January 22, 2009

Banks can dodge federal regulators

At least 30 U.S. banks since 2000 have sidestepped federal directives by switching to state supervision, a Washington Post study found.

Over the past eight years 240 banks have chosen to make the switch from federal oversight to state charters. Of those 240, it is difficult to assess how many anticipated federal action they wanted to avoid, the Post reported Thursday.

The various standards between federal regulations and the 50 different state systems creates what former Federal Reserve Chairman Arthur Burns once called, a competition in laxity.

A bank that's under an enforcement order may be trying to just get out from under that enforcement order. We don't think as a matter of public policy that that's prudent bank regulation, said attorney Robert Lamont at the West Virginia Division of Banking.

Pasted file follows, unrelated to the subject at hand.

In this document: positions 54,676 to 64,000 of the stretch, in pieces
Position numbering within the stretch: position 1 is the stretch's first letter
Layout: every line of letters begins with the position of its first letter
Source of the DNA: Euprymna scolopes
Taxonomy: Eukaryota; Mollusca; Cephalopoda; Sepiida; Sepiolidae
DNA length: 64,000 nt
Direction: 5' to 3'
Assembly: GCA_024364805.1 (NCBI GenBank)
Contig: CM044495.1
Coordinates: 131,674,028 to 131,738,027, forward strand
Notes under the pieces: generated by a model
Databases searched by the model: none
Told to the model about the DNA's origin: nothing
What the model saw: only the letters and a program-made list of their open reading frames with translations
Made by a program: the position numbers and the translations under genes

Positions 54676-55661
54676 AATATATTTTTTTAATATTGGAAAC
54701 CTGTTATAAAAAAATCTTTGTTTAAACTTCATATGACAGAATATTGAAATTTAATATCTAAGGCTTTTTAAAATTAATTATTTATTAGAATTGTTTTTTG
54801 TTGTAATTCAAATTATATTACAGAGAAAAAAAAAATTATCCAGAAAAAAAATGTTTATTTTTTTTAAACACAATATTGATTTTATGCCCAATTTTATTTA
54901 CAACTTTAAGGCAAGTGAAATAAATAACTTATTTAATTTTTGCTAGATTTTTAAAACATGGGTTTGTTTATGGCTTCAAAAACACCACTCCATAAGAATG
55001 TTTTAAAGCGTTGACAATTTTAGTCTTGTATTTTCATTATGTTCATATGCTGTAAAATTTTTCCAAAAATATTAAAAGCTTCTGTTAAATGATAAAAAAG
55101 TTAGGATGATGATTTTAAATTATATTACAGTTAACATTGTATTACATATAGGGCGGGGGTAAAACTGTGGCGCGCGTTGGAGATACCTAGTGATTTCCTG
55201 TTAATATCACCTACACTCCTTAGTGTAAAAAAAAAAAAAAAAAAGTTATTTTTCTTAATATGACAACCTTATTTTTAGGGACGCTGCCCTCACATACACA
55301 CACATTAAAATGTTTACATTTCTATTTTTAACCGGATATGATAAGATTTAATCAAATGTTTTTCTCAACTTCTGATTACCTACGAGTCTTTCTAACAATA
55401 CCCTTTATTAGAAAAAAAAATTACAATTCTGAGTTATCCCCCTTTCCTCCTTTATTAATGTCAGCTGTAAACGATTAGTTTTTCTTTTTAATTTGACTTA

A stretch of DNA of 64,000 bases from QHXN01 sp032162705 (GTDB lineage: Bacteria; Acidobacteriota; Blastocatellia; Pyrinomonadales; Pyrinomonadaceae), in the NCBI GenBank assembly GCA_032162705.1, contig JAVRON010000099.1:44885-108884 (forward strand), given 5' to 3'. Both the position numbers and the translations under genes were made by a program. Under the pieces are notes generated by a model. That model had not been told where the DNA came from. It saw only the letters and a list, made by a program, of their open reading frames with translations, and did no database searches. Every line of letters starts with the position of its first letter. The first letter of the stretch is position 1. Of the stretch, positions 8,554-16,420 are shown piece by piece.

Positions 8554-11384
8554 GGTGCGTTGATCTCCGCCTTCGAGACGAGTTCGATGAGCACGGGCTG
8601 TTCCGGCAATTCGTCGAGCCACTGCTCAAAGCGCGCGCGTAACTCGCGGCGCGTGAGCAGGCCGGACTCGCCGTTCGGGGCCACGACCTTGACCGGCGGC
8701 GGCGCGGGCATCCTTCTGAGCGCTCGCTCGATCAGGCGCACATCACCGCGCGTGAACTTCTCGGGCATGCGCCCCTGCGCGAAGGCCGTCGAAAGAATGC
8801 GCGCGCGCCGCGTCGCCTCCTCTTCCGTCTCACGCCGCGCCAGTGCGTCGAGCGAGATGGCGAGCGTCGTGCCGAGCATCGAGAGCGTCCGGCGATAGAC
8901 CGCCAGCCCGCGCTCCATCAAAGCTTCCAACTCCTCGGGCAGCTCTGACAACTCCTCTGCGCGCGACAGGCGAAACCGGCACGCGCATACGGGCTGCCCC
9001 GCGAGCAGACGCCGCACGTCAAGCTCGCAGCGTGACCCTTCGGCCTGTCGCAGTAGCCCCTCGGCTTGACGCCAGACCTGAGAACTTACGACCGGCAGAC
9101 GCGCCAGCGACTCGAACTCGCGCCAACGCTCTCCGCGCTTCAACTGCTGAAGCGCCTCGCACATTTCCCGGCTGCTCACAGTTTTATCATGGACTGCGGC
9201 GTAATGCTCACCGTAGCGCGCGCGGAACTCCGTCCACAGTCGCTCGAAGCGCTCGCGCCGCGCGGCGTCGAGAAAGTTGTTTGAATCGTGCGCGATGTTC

About 1,550 banks operate under national charters, which places them under the jurisdiction of the Office of the Comptroller of the Currency. About 5,600 banks are state-chartered.

Similarly, the Office of Thrift Supervision oversees federally chartered savings-and-loans in competition with state systems.

The systems also include a fallback federal regulator, the Federal Deposit Insurance Corp.

Treasury Secretary nominee Timothy Geithner at his confirmation hearing on Capitol Hill called for a stronger, more resilient system.